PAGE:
Max Planck research groups at MPI-DS

Biological Physics and Morphogenesis (Prof. Dr. Karen Alim)
How can an organism grow to form a desired structure and pattern? Understanding the morphogenesis of an organism, the collective self-organization of cells that gives rise to a functional structure is at the heart of decoding life. We aim to identify the rules of development by studying the physical principles underlying the formation and adaption of biological organisms. Currently we investigate the mechanics of plant growth and the fluid dynamics enabling the slime mold Physarum polycephalum to adapt its network-like body to its environment.
Biomedical Physics (Prof. Dr. Stefan Luther)
Even though cardiac fibrillation is one of the most common causes of death in western industrial nations this condition is still not completely understood. Therefore, the members of the Max Planck Research Group develop mathematical models that describe cardiac fibrillation and simulate the illness in experiments. Apart from that the scientists study methods of treatment such as a new pulsed heart defibrillator that requires less energy and is therefore gentler to the patients.
Neural Systems Theory (Dr. Viola Priesemann)
What are the principles that allow the brain, a complex network of neurons, to process information, to form thoughts and actions? The group of Viola Priesemann tackles this question by combining approaches from information theory and statistical physics with state of the art neurophysiological recordings.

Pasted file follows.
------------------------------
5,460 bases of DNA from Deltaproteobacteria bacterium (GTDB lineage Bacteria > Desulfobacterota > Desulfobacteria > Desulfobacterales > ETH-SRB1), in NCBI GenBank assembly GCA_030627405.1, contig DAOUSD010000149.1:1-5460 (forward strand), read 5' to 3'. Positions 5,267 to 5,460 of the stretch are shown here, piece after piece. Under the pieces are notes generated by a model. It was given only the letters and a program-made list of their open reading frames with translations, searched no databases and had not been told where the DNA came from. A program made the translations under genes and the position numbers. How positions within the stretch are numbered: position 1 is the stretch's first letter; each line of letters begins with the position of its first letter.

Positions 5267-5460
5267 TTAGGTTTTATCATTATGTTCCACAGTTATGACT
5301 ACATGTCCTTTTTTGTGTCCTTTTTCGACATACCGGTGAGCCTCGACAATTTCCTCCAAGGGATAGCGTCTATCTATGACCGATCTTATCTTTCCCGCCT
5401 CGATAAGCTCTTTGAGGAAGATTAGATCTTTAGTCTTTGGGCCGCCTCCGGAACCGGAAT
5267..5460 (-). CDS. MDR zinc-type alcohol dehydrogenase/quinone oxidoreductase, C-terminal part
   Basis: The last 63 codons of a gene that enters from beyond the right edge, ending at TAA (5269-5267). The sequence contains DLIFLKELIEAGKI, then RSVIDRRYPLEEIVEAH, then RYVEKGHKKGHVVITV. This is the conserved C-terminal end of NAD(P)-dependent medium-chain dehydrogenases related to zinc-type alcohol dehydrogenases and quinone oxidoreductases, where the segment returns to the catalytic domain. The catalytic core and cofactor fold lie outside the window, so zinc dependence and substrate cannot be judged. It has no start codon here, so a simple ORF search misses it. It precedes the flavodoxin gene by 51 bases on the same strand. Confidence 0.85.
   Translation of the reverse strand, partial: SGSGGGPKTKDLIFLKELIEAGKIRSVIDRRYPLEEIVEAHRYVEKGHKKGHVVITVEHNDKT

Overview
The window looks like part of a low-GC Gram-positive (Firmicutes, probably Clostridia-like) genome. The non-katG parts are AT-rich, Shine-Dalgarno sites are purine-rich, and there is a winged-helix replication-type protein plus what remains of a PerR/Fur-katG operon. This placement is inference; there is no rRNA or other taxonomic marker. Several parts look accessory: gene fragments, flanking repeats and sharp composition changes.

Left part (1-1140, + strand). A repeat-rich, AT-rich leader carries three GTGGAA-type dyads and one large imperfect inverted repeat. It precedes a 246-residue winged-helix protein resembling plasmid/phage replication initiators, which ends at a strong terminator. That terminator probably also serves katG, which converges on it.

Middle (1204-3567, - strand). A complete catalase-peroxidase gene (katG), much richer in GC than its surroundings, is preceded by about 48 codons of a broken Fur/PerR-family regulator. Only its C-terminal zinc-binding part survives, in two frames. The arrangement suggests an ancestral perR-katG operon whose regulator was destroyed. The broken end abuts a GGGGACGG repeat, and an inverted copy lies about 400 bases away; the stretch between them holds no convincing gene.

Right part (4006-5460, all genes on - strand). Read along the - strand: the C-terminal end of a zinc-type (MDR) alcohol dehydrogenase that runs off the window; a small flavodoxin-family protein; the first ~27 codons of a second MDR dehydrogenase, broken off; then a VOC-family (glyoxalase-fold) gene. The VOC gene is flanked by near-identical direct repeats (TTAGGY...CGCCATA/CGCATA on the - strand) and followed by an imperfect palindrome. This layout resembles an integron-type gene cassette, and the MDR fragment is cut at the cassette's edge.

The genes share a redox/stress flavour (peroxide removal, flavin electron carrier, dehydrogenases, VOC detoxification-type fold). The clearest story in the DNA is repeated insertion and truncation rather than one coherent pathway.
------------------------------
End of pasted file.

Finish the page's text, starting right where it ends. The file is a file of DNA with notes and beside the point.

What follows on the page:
Turbulence, Complex Flows & Active Matter (Prof. Dr. Michael Wilczek)
Despite its omnipresence and relevance in nature and engineering, a comprehensive understanding of turbulent flows remains elusive. From the viewpoint of theoretical physics fully developed turbulence constitutes a paradigm of a complex system with a large number of strongly interacting degrees of freedom far from equilibrium. The aim of the research group is to contribute to our understanding of turbulent flows by means of statistical theories, modeling, and numerical simulations. Besides studying fundamental aspects of turbulent flows, we furthermore strive for the transfer of most recent theoretical concepts to applied problems such as atmospheric turbulence and wind energy conversion.
Theory of Biological Fluids (Dr. David Zwicker)
In contrast to most man-made machines, biological organisms are typically built from soft and often fluid-like material. How can such liquid matter be controlled in space and time to fulfill precise functions? To uncover the physical principles for such organization, we analyze theoretical models of biological processes using tools from statistical physics, dynamical system theory, fluid dynamics, and information theory. In particular, we study how phase separation is used to organize the liquid interior of cells and how the airflow during inhalation affects the transport of airborne odorants and thus the sense of smell.
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